31. "Authors An Ecomodernist Manifesto". ecomodernism.org. RetrievedApril 17, 2015. As scholars, scientists, campaigners, and citizens, we write with the conviction that knowledge and technology, applied with wisdom, might allow for a good, or even great, Anthropocene.
  32. "Bio". sb.longnow.org.
  33. PDF Archived May 18, 2005, at the Wayback Machine
Wikimedia Commons has media related toStewart Brand.
Wikiquote has quotations related to: Stewart Brand

Stewart Brand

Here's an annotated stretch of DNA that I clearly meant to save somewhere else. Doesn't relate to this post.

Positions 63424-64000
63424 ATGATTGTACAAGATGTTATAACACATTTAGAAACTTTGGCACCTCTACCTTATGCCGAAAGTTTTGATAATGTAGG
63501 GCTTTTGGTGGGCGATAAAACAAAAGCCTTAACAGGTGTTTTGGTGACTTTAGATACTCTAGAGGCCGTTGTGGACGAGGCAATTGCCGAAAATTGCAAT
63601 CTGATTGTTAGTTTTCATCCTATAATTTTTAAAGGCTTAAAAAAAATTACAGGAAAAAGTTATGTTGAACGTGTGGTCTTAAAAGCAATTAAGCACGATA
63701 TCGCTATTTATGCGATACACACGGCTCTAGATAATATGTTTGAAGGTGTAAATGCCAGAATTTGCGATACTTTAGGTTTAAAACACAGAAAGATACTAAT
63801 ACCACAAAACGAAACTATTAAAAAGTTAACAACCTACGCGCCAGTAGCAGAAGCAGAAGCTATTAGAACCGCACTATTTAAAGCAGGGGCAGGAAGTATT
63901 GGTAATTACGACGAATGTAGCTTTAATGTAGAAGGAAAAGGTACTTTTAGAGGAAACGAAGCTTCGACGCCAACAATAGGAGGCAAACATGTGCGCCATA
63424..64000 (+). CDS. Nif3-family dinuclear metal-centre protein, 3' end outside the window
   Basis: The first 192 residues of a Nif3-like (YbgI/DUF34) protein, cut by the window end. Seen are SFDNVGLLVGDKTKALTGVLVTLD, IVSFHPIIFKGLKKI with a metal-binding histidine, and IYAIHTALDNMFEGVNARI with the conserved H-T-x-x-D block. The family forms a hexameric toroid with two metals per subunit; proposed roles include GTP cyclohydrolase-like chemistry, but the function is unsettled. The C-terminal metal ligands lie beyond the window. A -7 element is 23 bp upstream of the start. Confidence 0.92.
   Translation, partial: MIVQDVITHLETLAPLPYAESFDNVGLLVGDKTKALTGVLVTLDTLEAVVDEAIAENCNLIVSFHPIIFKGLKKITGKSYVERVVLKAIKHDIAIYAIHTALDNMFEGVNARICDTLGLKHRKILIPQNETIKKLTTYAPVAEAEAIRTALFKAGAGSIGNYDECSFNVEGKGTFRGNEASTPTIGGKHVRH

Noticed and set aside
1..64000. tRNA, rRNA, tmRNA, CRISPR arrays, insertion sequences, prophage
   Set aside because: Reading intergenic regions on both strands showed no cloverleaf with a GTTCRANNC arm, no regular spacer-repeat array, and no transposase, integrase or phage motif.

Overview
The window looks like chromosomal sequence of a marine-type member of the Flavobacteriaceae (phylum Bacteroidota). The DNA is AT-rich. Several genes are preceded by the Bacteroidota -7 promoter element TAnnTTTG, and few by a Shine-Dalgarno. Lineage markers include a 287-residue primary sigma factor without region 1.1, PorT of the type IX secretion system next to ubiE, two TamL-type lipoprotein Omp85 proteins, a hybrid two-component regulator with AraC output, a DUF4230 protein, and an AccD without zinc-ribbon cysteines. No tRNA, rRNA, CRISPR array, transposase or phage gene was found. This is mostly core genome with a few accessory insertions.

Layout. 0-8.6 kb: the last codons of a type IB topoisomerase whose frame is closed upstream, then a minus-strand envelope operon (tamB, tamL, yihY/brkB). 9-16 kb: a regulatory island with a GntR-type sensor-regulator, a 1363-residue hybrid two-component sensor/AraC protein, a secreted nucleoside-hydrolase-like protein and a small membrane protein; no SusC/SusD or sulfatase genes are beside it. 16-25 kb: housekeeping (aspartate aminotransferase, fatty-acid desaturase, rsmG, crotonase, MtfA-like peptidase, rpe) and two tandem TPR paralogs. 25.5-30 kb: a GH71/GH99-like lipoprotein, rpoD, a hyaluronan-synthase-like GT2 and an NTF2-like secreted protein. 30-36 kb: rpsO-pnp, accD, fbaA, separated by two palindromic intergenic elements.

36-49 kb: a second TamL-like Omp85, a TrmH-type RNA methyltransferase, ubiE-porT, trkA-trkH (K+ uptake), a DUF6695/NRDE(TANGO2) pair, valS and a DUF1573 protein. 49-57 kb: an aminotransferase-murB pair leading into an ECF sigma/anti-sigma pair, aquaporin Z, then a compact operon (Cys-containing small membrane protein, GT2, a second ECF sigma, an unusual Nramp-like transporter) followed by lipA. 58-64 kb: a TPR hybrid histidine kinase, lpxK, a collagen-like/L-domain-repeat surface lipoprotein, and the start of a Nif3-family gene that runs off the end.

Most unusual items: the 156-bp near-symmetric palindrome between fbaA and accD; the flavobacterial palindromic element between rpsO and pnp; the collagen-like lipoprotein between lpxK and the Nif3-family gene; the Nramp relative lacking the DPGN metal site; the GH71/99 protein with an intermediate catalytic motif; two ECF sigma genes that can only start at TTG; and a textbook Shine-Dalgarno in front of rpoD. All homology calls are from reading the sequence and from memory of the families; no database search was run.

Stewart Brand Language Watch Edit Stewart Brand born December 14 1938 is an American writer best known as editor of the Whole Earth Catalog He founded a number of organizations including The WELL the Global Business Network and the Long Now Foundation He is the author of several books most recently Whole Earth Discipline An Ecopragmatist Manifesto Stewart BrandStewart Brand at his Sausalito office in 2020 Born 1938 12 14 December 14 1938 age 82 Rockford Illinois United StatesOccupationWriter editor entrepreneurKnown forWhole Earth Catalog The WELL Long Now FoundationSpouse s Lois Jennings 1966 1973 Ryan Phelan 1983 present 1 Websitesb wbr longnow wbr org Contents 1 Life 2 USCO and Merry Pranksters 3 NASA images of Earth 4 Douglas Engelbart 5 Whole Earth Catalog 6 CoEvolution Quarterly 7 California government 8 The WELL 9 All Species Foundation 10 Global Business Network 11 Whole Earth Discipline 12 Long Now Foundation 13 Works 14 Publications 14 1 Books 14 2 As editor or as co editor 15 See also 16 References 17 Further reading 18 External linksLife EditBrand was born in Rockford Illinois and attended Phillips Exeter Academy in New Hampshire He studied biology at Stanford University graduating in 1960 2 As a soldier in the U S Army he was a parachutist and taught infantry skills he later expressed the view that his experience in the military had fostered his competence in organizing 3 A civilian again in 1962 he studied design at San Francisco Art Institute photography at San Francisco State College and participated in a legitimate scientific study of then legal LSD in Menlo Park California In 1966 he married mathematician Lois Jennings an Ottawa Native American 4 Brand has lived in California since the 1960s He and his second wife live on Mirene a 64 foot 20 m long working tugboat Built in 1912 the boat is moored in a former shipyard in Sausalito California 5 He works in Mary Heartline a grounded fishing boat about 100 yards 90 metres away 5 One of his favorite items is a table on which Otis Redding is said to have written Sittin On The Dock of the Bay Brand acquired it from an antiques dealer in Sausalito 5 USCO and Merry Pranksters EditBy the mid 1960s Brand became associated with New York multimedia group USCO and Bay Area author Ken Kesey and his Merry Pranksters Brand co produced the Trips Festival an early effort involving rock music and light shows in San Francisco with Kesey and Ramon Sender Barayon This was one of the first venues at which the Grateful Dead performed in San Francisco About 10 000 hippies attended and Haight Ashbury soon emerged as a community 6 Tom Wolfe describes Brand in his 1968 book The Electric Kool Aid Acid Test 7 NASA images of Earth Edit Earth from space by ATS 3 satellite 1967 Earthrise by William Anders Apollo 8 1968 See also The Blue Marble In 1966 while on an LSD trip on the roof of his house in North Beach San Francisco Brand became convinced that seeing an image of the whole Earth would change how we think about the planet and ourselves 8 9 He then campaigned to have NASA release the then rumored satellite image of the entire Earth as seen from space He sold and distributed buttons for 25 cents each 10 asking Why haven t we seen a photograph of the whole Earth yet 11 During this campaign Brand met Richard Buckminster Fuller who offered to help Brand with his projects 12 In 1967 a satellite ATS 3 took the photo Brand thought the image of our planet would be a powerful symbol It adorned the first Fall 1968 edition of the Whole Earth Catalog 13 Later in 1968 NASA astronaut Bill Anders took an Earth photo 11 Earthrise from Moon orbit which became the front image of the spring 1969 edition of the Catalog 1970 saw the first celebration of Earth Day 10 During a 2003 interview Brand explained that the image gave the sense that Earth s an island surrounded by a lot of inhospitable space And it s so graphic this little blue white green and brown jewel like icon amongst a quite featureless black vacuum Douglas Engelbart EditIn late 1968 Brand assisted electrical engineer Douglas Engelbart with The Mother of All Demos a famous presentation of many revolutionary computer technologies including hypertext email and the mouse to the Fall Joint Computer Conference in San Francisco 14 Brand surmised that given the necessary consciousness information and tools human beings could reshape the world they had made and were making for themselves into something environmentally and socially sustainable 15 42 Whole Earth Catalog EditDuring the late 1960s and early 1970s about 10 million Americans were involved in living communally 16 In 1968 using the most basic approaches to typesetting and page layout Brand and his colleagues created issue number one of The Whole Earth Catalog employing the significant subtitle access to tools 15 48 Brand and his wife Lois travelled to communes in a 1963 Dodge truck known as the Whole Earth Truck Store which moved to a storefront in Menlo Park California 15 page needed That first oversize Catalog and its successors in the 1970s and later reckoned a wide assortment of things could serve as useful tools books maps garden implements specialized clothing carpenters and masons tools forestry gear tents welding equipment professional journals early synthesizers and personal computers Brand invited reviews written in the form of a letter to a friend of the best of these items from experts in specific fields The information also described where these things could be located or purchased The Catalog s publication coincided with the great wave of social and cultural experimentation convention breaking and do it yourself attitude associated with the counterculture The influence of these Whole Earth Catalogs on the rural back to the land movement of the 1970s and the communities movement within many cities was widespread throughout the United States Canada and Australia A 1972 edition sold 1 5 million copies winning the first U S National Book Award in category Contemporary Affairs 17 Steve Jobs ended his 2005 Stanford University commencement address by acknowledging both Stewart Brand and the Whole Earth Catalog quoting from the latter s final issue Stay Hungry Stay Foolish 18 19 CoEvolution Quarterly EditTo continue this work and also to publish full length articles on specific topics in the natural sciences and invention in numerous areas of the arts and the social sciences and on the contemporary scene in general Brand founded the CoEvolution Quarterly CQ during 1974 aimed primarily at educated laypersons Brand never better revealed his opinions and reason for hope than when he ran in CoEvolution Quarterly 4 a transcription of technology historian Lewis Mumford s talk The Next Transformation of Man in which he stated that man has still within him sufficient resources to alter the direction of modern civilization for we then need no longer regard man as the passive victim of his own irreversible technological development The content of CoEvolution Quarterly often included futurism or risque topics Besides giving space to unknown writers with something valuable to say Brand presented articles by many respected authors and thinkers including Lewis Mumford Howard T Odum Witold Rybczynski Karl Hess Orville Schell Ivan Illich Wendell Berry Ursula K Le Guin Gregory Bateson Amory Lovins Hazel Henderson Gary Snyder Lynn Margulis Eric Drexler Gerard K O Neill Peter Calthorpe Sim Van der Ryn Paul Hawken John Todd Kevin Kelly and Donella Meadows During ensuing years Brand authored and edited a number of books on topics as diverse as computer based media the life history of buildings and ideas about space colonies He founded the Whole Earth Software Review a supplement to the Whole Earth Software Catalog in 1984 It merged with CoEvolution Quarterly to form the Whole Earth Review in 1985 California government EditFrom 1977 to 1979 Brand served as special advisor to the administration of California Governor Jerry Brown The WELL EditIn 1985 Brand and Larry Brilliant founded The WELL Whole Earth Lectronic Link a prototypical wide ranging online community for intelligent informed participants the world over 20 The WELL won the 1990 Best Online Publication Award from the Computer Press Association 21 Almost certainly the ideas behind the WELL were greatly inspired by Douglas Engelbart s work at SRI International Brand was acknowledged by Engelbart in The Mother of All Demos in 1968 when the computer mouse and video conferencing were introduced 22 All Species Foundation EditIn 2000 Brand helped to launch the All Species Foundation 23 24 which aimed to catalog all species of life on Earth 25 until its closure in 2007 23 Global Business Network Edit Brand listening in Sausalito California in 2009 During 1986 Brand was a visiting scientist at the MIT Media Lab Soon after he became a private conference organizer for such corporations as Royal Dutch Shell Volvo and AT amp T Corporation In 1988 he became a co founder of the Global Business Network which explores global futures and business strategies informed by the sorts of values and information which Brand has always found vital The GBN has become involved with the evolution and application of scenario thinking planning and complementary strategic tools For fourteen years Brand was on the board of the Santa Fe Institute founded in 1984 an organization devoted to fostering a multidisciplinary scientific research community pursuing frontier science He has also continued to promote the preservation of tracts of wilderness Whole Earth Discipline EditThe Whole Earth Catalog implied an ideal of human progress that depended on decentralized personal and liberating technological development so called soft technology However during 2005 he criticized aspects of the international environmental ideology he had helped to develop He wrote an article called Environmental Heresies 26 in the May 2005 issue of the MIT Technology Review in which he describes what he considers necessary changes to environmentalism He suggested among other things that environmentalists embrace nuclear power and genetically modified organisms as technologies with more promise than risk 27 Brand later developed these ideas into a book and published the Whole Earth Discipline An Ecopragmatist Manifesto in 2009 The book examines how urbanization nuclear power genetic engineering geoengineering and wildlife restoration can be used as powerful tools in humanity s ongoing fight against global warming 28 In a 2019 interview Brand described his perspective as post libertarian indicating that at the time when the Whole Earth Catalog was being written he did not fully understand the significance of the role of government in the development of technology and engineering 27 Long Now Foundation EditBrand is co chair and President of the Board of Directors of the Long Now Foundation Brand chairs the foundation s Seminars About Long term Thinking SALT This series on long term thinking has presented a large range of different speakers including Brian Eno Neal Stephenson Vernor Vinge Philip Rosedale Jimmy Wales Kevin Kelly Clay Shirky Ray Kurzweil Bruce Sterling Cory Doctorow and many others Works EditStewart Brand is the initiator or was involved with the development of the following The Whole Earth Catalog in 1968 CoEvolution Quarterly in 1974 The Whole Earth Software Catalog and Review in 1984 Whole Earth Review in 1985 Point Foundation Global Business Network co founder 27 The WELL in 1985 with Larry Brilliant The Hackers Conference in 1984 Long Now Foundation in 1996 with computer scientist Danny Hillis one of the Foundation s projects is to build a 10 000 year clock the Clock of the Long Now New Games Tournament was involved initially but left the project In April 2015 Brand joined with a group of scholars in issuing An Ecomodernist Manifesto 29 30 The other authors were John Asafu Adjaye Linus Blomqvist Barry Brook Ruth DeFries Erle Ellis Christopher Foreman David Keith Martin Lewis Mark Lynas Ted Nordhaus Roger A Pielke Jr Rachel Pritzker Joyashree Roy Mark Sagoff Michael Shellenberger Robert Stone and Peter Teague 31 Publications EditBooks Edit II Cybernetic Frontiers 1974 ISBN 0 394 49283 8 hardcover ISBN 0 394 70689 7 paperback The Media Lab Inventing the Future at MIT 1987 ISBN 0 670 81442 3 hardcover 1988 ISBN 0 14 009701 5 paperback How Buildings Learn What Happens After They re Built 1994 ISBN 0 670 83515 3 The Clock of the Long Now Time and Responsibility 1999 ISBN 0 465 04512 X Whole Earth Discipline An Ecopragmatist Manifesto Viking Adult 2009 ISBN 0 670 02121 0 The Salt Summaries Seminars About Long term Thinking Long Now Press 2011 ISBN 978 1 105 75187 5 paperback As editor or as co editor Edit The Whole Earth Catalog 1968 72 original editor winner of the National Book Award 1972 Last Whole Earth Catalog Access to Tools 1971 Whole Earth Epilog Access to Tools 1974 ISBN 0 14 003950 3 The Updated Last Whole Earth Catalog Access to Tools 16th edition 1975 ISBN 0 14 003544 3 Space Colonies Whole Earth Catalog 1977 ISBN 0 14 004805 7 As co editor with J Baldwin Soft Tech 1978 ISBN 0 14 004806 5 The Next Whole Earth Catalog Access to Tools 1980 ISBN 0 394 73951 5 The Next Whole Earth Catalog Access to Tools revised 2nd edition 1981 ISBN 0 394 70776 1 As editor in chief Whole Earth Software Catalog 1984 ISBN 0 385 19166 9 As editor in chief Whole Earth Software Catalog for 1986 2 0 edition of above title 1985 ISBN 0 385 23301 9 As co editor with Art Kleiner News That Stayed News 1974 1984 Ten Years of CoEvolution Quarterly 1986 ISBN 0 86547 201 7 hardcover ISBN 0 86547 202 5 paperback Introduction by Brand The Essential Whole Earth Catalog Access to Tools and Ideas Introduction by Brand 1986 ISBN 0 385 23641 7 Foreword by Brand Signal Communication Tools for the Information Age editor Kevin Kelly 1988 ISBN 0 517 57084 X Foreword by Brand The Fringes of Reason A Whole Earth Catalog editor Ted Schultz 1989 ISBN 0 517 57165 X Foreword by Brand Whole Earth Ecolog The Best of Environmental Tools amp Ideas editor J Baldwin 1990 ISBN 0 517 57658 9See also EditBright green environmentalismReferences EditPhil Garlington Stewart Brand Outside magazine December 1977 Sam Martin and Matt Scanlon The Long Now An Interview with Stewart Brand Mother Earth News magazine January 2001 Stewart Brand c v last updated September 2006 32 Massive Change Radio interview with Stewart Brand November 2003 33 Whole Earth Catalog various issues 1968 1998 CoEvolution Quarterly in the 1980s renamed Whole Earth Review later just Whole Earth various issues 1974 2002 Bio Retrieved 2014 05 20 Brand Stewart papers Online Archive of California Online Archive of California Stewart Brand Big Think Interview With Stewart Brand Big Think Big Think Brand 2009 p 236 a b c Lewine Edward April 19 2009 On the Waterfront The New York Times Retrieved 2009 11 02 Brand Stewart From Counterculture to Cyberculture The Legacy of the Whole Earth Catalog Stanford University Libraries via Google Event occurs at 32 30 Retrieved 2009 11 07 Wolfe T The Electric Kool Aid Acid Test New York Farrar Straus and Giroux 1968 pp 363 ff Lunch with the FT Stewart Brand www ft com Retrieved 2020 05 22 The Guardian Profile Stewart Brand The Guardian 2001 08 03 Retrieved 2020 05 22 a b Brand Stewart Photography changes our relationship to our planet Smithsonian Photography Initiative Archived from the original on 2008 05 30 Retrieved 2009 11 06 a b Brand 2009 p 214 Leonard Jennifer Stewart Brand on the long view Archived from the original on 2007 12 12 Retrieved 2013 02 05 The front cover of the Fall 1968 edition of the Whole Earth Catalog showing the AST 3 image of 10 November 1967 Fisher Adam 9 December 2018 How Doug Engelbart Pulled off the Mother of All Demos Wired Retrieved 12 December 2018 a b c Kirk Andrew G 2007 Counterculture Green The Whole Earth Catalog and American Environmentalism KSBW ISBN 978 0 7006 1545 2 Turner Fred 2006 From counterculture to cyberculture Stewart Brand the Whole Earth Network and the rise of digital utopianism Chicago University of Chicago Press ISBN 0226817415 OCLC 62533774 National Book Awards 1972 National Book Foundation Retrieved 2012 03 09 There was a Contemporary or Current award category from 1972 to 1980 You ve got to find what you love Jobs says Stanford University June 14 2005 Retrieved March 1 2021 Steve Jobs 2005 Stanford Commencement Address Stanford University 2009 Retrieved March 1 2021 Fred Turner 2006 From counterculture to cyberculture Stewart Brand the Whole Earth Network and the rise of digital utopianism Chicago University of Chicago Press ISBN 0226817415 OCLC 62533774 Katie Hafner The WELL A Story of Love Death and Real Life in the Seminal Online Community 2001 Carroll amp Graf Publishers ISBN 0 7867 0846 8 5 26 00 Youtube com 2007 08 21 Retrieved 2011 10 29 a b Kelly Kevin Biography Kevin Kelly Archived from the original on 2019 05 18 Retrieved 28 July 2019 Hitt Jack December 9 2001 THE YEAR IN IDEAS A TO Z The All Species Inventory The New York Times Retrieved 28 July 2019 A Call for the Discovery of All Life Forms on Earth All Species Foundation Archived from the original on 2 February 2007 Retrieved 28 July 2019 Environmental Heresies MIT Technology Review a b c Wiener Anna 2018 11 16 The Complicated Legacy of Stewart Brand s Whole Earth Catalog The New Yorker ISSN 0028 792X Retrieved 2019 05 18 Stewart Brand 2009 Whole Earth Discipline An Ecopragmatist Manifesto Viking ISBN 978 0 670 02121 5 An Ecomodernist Manifesto ecomodernism org Retrieved April 17 2015 A good Anthropocene demands that humans use their growing social economic and technological powers to make life better for people stabilize the climate and protect the natural world Eduardo Porter April 14 2015 A Call to Look Past Sustainable Development The New York Times Retrieved April 17 2015 On Tuesday a group of scholars involved in the environmental debate including Professor Roy and Professor Brook Ruth DeFries of Columbia University and Michael Shellenberger and Ted Nordhaus of the Breakthrough Institute in Oakland Calif issued what they are calling the Eco modernist Manifesto Authors An Ecomodernist Manifesto ecomodernism org Retrieved April 17 2015 As scholars scientists campaigners and citizens we write with the conviction that knowledge and technology applied with wisdom might allow for a good or even great Anthropocene Bio sb longnow org PDF Archived May 18 2005 at the Wayback MachineFurther reading EditBinkley Sam Getting Loose Lifestyle Consumption in the 1970s Durham Duke University Press 2007 Brokaw Tom Stewart Brand BOOM Voices of the Sixties New York Random House 2007 Kirk Andrew G Counterculture Green The Whole Earth Catalog and American Environmentalism Lawrence Univ of Kansas Press 2007 Markoff John What the Dormouse Said How the Sixties Counterculture Shaped the Personal Computer Industry New York Penguin 2005 Turner Fred From Counterculture to Cyberculture Stewart Brand the Whole Earth Network and the Rise of Digital Utopianism University of Chicago Press 2006 ISBN 0 226 81741 5 External links EditWikimedia Commons has media related to Stewart Brand Wikiquote has quotations related to Stewart BrandOfficial website Works by or about Stewart Brand in libraries WorldCat catalog Works by Stewart Brand at Open Library Stewart Brand at TED Stewart Brand Papers housed at Stanford University Libraries Appearances on C SPAN Retrieved from https en wikipedia org w index php title Stewart Brand amp oldid 1051271801, wikipedia, wiki, book,